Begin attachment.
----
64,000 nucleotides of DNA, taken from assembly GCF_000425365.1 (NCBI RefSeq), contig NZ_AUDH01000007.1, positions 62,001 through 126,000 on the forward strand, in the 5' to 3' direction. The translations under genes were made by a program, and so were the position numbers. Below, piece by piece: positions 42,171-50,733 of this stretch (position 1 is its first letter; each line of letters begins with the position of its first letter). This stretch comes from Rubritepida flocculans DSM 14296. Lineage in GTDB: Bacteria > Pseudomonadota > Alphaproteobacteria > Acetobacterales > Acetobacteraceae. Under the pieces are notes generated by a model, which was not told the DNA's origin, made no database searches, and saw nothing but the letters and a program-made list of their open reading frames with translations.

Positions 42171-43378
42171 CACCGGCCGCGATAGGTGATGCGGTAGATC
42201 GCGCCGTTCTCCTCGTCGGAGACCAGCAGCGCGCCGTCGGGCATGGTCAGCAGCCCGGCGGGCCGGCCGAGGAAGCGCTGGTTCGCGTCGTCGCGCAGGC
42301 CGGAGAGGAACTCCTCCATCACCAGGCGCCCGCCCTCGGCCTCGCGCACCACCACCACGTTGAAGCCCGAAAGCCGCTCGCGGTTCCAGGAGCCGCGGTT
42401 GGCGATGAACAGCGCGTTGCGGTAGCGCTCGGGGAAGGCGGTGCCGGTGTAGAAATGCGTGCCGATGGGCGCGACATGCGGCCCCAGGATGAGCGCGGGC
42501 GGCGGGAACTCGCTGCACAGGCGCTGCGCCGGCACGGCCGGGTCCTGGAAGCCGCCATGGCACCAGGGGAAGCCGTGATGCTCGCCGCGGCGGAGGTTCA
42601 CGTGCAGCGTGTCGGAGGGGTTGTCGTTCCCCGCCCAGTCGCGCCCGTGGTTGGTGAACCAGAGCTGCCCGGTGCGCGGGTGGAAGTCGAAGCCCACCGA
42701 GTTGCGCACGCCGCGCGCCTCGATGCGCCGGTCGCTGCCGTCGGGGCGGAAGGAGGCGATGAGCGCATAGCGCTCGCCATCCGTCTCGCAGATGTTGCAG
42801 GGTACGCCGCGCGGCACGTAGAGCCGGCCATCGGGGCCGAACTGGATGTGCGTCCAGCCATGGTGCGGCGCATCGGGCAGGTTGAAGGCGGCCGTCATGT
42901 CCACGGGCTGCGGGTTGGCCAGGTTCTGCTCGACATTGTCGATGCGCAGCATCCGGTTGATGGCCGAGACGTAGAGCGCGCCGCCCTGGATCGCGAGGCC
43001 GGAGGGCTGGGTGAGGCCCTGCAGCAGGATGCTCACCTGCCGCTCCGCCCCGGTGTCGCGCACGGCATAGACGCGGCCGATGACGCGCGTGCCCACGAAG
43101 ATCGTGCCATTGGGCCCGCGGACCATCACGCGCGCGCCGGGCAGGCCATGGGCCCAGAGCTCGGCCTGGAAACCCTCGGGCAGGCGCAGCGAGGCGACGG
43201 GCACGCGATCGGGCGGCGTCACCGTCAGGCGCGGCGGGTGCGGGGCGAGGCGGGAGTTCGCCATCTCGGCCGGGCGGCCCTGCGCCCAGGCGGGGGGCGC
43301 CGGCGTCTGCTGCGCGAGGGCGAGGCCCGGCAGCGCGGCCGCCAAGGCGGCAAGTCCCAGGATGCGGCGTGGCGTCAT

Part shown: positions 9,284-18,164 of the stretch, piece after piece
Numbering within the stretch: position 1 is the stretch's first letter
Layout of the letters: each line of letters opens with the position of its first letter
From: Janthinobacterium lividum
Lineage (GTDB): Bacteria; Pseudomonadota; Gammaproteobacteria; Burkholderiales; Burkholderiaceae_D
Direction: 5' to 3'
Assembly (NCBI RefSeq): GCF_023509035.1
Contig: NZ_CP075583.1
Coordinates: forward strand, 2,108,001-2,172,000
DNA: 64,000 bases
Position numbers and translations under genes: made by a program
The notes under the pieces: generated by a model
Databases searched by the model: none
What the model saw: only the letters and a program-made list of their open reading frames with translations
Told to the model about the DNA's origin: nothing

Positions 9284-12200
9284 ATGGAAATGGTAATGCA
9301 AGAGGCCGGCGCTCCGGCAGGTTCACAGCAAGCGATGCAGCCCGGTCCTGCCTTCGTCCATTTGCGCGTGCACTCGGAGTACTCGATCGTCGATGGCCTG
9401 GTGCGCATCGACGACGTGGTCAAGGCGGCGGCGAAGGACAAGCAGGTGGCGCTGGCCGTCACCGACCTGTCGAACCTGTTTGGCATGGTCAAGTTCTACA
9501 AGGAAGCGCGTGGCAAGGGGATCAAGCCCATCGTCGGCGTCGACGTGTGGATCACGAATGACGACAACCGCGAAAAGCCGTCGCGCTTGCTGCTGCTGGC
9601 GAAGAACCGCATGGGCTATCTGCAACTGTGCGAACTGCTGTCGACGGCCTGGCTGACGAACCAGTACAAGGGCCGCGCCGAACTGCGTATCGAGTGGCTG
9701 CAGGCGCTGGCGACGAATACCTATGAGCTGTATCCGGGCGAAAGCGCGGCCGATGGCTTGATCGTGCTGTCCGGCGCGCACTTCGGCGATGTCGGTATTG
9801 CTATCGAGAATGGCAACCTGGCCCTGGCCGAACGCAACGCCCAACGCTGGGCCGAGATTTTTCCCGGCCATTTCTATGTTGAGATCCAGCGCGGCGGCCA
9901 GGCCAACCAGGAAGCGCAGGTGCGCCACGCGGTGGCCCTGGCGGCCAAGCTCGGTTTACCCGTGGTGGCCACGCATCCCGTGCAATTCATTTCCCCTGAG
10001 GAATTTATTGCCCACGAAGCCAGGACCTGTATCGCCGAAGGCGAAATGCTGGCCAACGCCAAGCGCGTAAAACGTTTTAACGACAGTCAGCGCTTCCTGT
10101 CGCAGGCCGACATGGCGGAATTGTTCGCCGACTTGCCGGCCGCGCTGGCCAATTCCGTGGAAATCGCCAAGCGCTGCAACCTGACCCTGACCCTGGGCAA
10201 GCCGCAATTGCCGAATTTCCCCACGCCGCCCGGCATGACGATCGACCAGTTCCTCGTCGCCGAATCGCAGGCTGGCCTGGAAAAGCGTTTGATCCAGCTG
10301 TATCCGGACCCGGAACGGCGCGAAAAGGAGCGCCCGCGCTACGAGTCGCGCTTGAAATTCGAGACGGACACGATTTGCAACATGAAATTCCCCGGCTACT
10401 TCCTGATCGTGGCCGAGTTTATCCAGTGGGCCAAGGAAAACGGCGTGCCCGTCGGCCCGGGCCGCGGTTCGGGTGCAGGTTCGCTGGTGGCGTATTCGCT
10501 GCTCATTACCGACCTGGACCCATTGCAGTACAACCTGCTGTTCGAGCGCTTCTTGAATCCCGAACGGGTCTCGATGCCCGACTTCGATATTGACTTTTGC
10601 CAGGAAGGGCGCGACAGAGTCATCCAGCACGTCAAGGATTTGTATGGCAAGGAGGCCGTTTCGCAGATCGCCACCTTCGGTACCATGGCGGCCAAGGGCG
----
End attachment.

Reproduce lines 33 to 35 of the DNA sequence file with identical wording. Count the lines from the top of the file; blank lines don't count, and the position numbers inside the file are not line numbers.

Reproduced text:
9301 AGAGGCCGGCGCTCCGGCAGGTTCACAGCAAGCGATGCAGCCCGGTCCTGCCTTCGTCCATTTGCGCGTGCACTCGGAGTACTCGATCGTCGATGGCCTG
9401 GTGCGCATCGACGACGTGGTCAAGGCGGCGGCGAAGGACAAGCAGGTGGCGCTGGCCGTCACCGACCTGTCGAACCTGTTTGGCATGGTCAAGTTCTACA
9501 AGGAAGCGCGTGGCAAGGGGATCAAGCCCATCGTCGGCGTCGACGTGTGGATCACGAATGACGACAACCGCGAAAAGCCGTCGCGCTTGCTGCTGCTGGC